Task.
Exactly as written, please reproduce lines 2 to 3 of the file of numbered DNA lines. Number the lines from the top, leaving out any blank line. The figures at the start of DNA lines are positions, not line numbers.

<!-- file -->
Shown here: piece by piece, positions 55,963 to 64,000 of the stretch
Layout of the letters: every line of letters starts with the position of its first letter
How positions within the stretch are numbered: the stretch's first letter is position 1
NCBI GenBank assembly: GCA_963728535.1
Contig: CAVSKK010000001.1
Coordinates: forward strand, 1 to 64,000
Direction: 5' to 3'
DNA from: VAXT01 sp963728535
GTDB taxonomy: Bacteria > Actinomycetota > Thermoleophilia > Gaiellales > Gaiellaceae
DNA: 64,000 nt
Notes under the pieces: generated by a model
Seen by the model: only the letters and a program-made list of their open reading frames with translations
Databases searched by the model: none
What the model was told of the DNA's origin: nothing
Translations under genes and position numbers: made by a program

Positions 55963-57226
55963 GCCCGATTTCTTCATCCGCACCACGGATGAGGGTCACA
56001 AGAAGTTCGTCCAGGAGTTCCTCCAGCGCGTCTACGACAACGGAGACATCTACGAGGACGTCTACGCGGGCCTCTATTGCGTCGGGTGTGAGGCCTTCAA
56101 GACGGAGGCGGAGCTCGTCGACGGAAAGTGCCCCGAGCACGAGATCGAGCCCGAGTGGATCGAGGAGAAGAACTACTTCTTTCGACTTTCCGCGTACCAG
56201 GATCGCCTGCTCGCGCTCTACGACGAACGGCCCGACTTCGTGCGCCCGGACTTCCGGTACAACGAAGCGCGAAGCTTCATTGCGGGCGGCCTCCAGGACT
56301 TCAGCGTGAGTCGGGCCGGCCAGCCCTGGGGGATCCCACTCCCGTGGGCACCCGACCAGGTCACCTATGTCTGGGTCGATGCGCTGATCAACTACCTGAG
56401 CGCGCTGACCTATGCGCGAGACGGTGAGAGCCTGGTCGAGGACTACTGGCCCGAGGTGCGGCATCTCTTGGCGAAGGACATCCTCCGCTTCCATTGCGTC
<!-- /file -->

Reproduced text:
Layout of the letters: every line of letters starts with the position of its first letter
How positions within the stretch are numbered: the stretch's first letter is position 1